Bill and I opened the door, took one step inside and were stopped in our tracks by laser beams shooting from more than a dozen eyes. While the juke box twanged on, the rest of time and space stood still. The pinball machine stopped its pinging and buzzing, the customers ceased their chatter.
About fifteen feet in front of us was a bar, stretching to half the size of the room—half its stools occupied by men who looked like steelworkers, all of whom had swiveled in our direction. Beyond them, a ruddy-faced bartender, squat, balding, wearing a condescending grin that seemed to ask, “What the hell has the cat dragged in now?”
I whispered to Bill, “I told ya this was a bad idea!”
We were standing inside Air Devil’s Inn on Taylorsville Road in Louisville, Kentucky. Bill and I were 24-year-old students at the nearby Presbyterian seminary. At least a dozen times we had passed this place on trips to and from the J-Town Lanes where we bowled for The Holy Rollers.
“Look at that place!” Bill had said the first time we passed it. “It’s the perfect dive bar! All closed-in, you know it’s dark inside. Cheap drinks, I bet.” Bill was from Buffalo, New York, where dive bars were a-dime-a-dozen and a way of life. I was from the buckle of the Bible Belt where Baptist ministers based pledge-drives on the quest to close bars and taverns. Though I was a young man of “drinking age,” I could still hear my mom’s voice pleading, “You got no business in a place like that.”
But Bill had worn me down. Earlier on this night, upon leaving the bowling alley, he had declared, “This is the night! We’re going into that bar!”
And so here we were, inside the door of Air Devil’s Inn, frozen by a barrage of blue-collar glares. Then, after what seemed an eternity, the men at the bar turned back around, the pinball machine resumed its pinging and buzzing, and the bartender moved down the bar to serve a customer.
Bill moved toward the bar, and, against better judgment, I followed. We grabbed two stools. The bar was backed by a smudgy, wall-length mirror, off of which many laser-stares were ricocheting toward us.
One of the pinballers bellied up to our end of the bar and called out to the bartender, “Hey, Pops! Old Forrester!” Shortly, the bartender ambled down to hand the guy his drink. He didn’t look our way.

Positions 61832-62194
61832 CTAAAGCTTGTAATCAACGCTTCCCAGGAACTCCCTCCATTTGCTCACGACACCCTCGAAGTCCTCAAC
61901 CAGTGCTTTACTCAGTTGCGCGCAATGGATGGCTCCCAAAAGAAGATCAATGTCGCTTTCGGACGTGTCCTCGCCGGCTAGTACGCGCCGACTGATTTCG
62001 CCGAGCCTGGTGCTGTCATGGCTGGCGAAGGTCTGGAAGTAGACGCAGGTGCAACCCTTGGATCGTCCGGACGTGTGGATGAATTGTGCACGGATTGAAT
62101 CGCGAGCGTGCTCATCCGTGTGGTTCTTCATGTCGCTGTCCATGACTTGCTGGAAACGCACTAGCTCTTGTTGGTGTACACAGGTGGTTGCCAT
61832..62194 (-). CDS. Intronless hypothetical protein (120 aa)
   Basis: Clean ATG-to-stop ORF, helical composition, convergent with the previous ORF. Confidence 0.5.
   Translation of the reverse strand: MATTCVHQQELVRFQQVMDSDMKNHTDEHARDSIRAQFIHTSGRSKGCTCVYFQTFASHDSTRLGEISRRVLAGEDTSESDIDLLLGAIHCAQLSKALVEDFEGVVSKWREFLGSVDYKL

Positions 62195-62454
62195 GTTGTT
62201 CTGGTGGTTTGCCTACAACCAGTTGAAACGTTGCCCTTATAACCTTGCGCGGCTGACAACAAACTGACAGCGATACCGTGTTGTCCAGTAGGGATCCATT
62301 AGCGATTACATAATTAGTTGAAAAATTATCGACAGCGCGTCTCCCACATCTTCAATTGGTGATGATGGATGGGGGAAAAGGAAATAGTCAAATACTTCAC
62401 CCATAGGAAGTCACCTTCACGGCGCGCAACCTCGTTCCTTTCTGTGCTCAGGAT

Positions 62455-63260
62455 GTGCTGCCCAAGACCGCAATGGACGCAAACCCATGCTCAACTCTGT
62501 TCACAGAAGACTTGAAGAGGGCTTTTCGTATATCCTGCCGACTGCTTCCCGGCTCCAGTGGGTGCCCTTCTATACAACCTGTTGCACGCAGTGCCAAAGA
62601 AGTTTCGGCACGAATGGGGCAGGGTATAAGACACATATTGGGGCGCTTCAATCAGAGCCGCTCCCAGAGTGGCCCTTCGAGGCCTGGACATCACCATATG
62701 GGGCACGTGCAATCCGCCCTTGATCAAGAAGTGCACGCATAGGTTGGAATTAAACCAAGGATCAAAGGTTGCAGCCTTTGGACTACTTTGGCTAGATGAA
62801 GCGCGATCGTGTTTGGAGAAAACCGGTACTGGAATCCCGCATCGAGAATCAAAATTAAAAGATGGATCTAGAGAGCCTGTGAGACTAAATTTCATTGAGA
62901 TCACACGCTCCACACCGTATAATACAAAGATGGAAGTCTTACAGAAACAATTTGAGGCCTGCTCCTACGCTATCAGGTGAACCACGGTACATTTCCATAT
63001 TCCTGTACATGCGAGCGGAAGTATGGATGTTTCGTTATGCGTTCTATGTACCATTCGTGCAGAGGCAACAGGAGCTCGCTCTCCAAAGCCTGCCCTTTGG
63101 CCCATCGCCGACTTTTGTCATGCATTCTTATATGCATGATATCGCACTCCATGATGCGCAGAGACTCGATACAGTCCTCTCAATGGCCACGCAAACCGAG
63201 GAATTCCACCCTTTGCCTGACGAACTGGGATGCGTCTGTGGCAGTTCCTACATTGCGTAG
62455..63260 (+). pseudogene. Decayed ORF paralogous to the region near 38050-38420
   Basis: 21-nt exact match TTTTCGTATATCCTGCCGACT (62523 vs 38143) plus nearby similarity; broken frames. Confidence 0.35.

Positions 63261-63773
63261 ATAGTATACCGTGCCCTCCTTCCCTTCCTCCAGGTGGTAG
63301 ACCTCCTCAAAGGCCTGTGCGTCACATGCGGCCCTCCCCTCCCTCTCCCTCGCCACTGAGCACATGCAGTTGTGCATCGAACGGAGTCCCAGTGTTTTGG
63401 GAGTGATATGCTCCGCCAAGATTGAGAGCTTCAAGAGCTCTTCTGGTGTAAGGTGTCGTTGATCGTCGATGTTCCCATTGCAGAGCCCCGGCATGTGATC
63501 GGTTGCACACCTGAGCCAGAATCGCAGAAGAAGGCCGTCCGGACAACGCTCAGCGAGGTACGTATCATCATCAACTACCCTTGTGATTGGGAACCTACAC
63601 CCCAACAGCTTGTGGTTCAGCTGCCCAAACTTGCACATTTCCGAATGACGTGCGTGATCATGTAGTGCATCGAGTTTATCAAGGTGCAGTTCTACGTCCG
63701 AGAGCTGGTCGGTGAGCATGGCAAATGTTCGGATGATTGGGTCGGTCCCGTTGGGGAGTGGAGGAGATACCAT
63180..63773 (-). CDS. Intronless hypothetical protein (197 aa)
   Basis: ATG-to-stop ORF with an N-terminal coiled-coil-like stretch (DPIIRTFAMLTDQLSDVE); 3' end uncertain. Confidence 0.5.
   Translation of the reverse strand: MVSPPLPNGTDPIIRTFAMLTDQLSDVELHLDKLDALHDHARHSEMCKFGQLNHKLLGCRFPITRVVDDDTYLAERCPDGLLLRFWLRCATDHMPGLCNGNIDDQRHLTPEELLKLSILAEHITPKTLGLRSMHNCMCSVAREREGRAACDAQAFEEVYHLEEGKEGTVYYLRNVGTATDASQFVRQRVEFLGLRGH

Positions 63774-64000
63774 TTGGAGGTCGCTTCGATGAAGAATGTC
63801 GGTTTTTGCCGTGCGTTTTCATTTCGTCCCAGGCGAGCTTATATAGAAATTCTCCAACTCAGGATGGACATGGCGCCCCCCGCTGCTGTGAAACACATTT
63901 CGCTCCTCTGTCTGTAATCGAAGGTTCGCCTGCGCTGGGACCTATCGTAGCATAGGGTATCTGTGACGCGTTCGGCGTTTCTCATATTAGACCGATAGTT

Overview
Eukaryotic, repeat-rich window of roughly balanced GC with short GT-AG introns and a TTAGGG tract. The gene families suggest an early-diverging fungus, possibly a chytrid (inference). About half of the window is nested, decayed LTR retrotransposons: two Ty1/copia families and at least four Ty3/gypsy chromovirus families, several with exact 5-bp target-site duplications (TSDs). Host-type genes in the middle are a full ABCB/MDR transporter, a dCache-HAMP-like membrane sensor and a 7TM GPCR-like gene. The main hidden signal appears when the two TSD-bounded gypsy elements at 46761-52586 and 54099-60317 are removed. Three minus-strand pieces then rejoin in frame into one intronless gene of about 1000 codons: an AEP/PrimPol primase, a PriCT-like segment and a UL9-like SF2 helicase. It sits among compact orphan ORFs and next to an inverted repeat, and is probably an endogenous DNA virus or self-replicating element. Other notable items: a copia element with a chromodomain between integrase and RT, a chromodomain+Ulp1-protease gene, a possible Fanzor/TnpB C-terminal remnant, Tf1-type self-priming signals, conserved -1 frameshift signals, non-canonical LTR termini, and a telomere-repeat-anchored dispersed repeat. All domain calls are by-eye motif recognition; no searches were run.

Bill spoke up, “Hey, Pops.”
The bartender turned slowly, looked venomously at Bill, and said, “Do I know you?” Obviously, a rhetorical question. Not even a question. More a statement. Years later this moment would spring to mind when I first saw Robert De Niro ask menacingly, “You talkin’ to me?”
“Uh, I’m sorry, sir.” Bill muttered, “Can we get two beers?” Without asking what kind, without uttering a word, the bartender reached into the beer case, grabbed two cans of Falls City, and plopped them before us. Bill and I each put a dollar on the bar. The bartender looked at me, pointed to Bill, and sneered, “He’s payin’.” He went to the register, came back, slammed a dime down in front of Bill, and walked away.
Wide-eyed, Bill took the dime between thumb and forefinger, and whispered, “Holy shit! Forty-five cents a beer!” He dropped the dime back onto the bar, turned to me, eyes gleaming in excitement, and whispered, “Stephens, this is the pinnacle of irony! We’ve found heaven right here inside Air Devil’s Inn!”
We had several more. I don’t remember exactly what we paid for them. But I do recall that we left a one-hundred percent tip and still felt as if we’d made a steal.
And, yes, we came back and back and back and back and…. Soon, the laser-beam stares diminished, and we came to be greeted with smiles and head nods. We learned the names and stories of some of those bar-stool regulars who had been so daunting on that first night. We learned their joys and pains. We came to see them as fellow travelers. And the bartender? Well, he was Bobby Drene, a horse’s ass with a heart as big as a washtub. Bobby would occasionally slip me free drinks as a gesture of thanks for my listening to his frustrations, which needed expression after his having listened to so many others’ tales of woe.
Sometime, toward the end of my senior year, as I was perched at the bar after nearly all the customers had gone home, Bobby asked me, “Hey, preacher. If Jesus was to come to Louisville, where’d ya think he’d go first—up on the hill to your seminary or down here to Air Devil’s?”
I didn’t hesitate. I slapped the empty barstool next to me and said, “Right here!”
“That’s what I think, too.” Bobby said with a rare smile.
“But Bobby,” I said, “You oughta be nicer to him than you were to me and Bill.”
“Oh, I will. ‘cause he won’t look like a wall-eyed turd the way you and Billy did!” He cackled and I joined him.
Now, nearly forty years later, I’ve amended my opinion. Today I believe that Jesus was already there in that dark, smoky, pinball-pinging bar. Now I see quite clearly that I was always closer to Him when I was on an Air Devil’s barstool than I was seated in a seminary classroom. One place was unavoidably real; the other was not. One place was sacred, the other—not so much.
Indeed, the pinnacle of irony.
One response to “A Sacred Place”
Amen. What is understood need not be explained.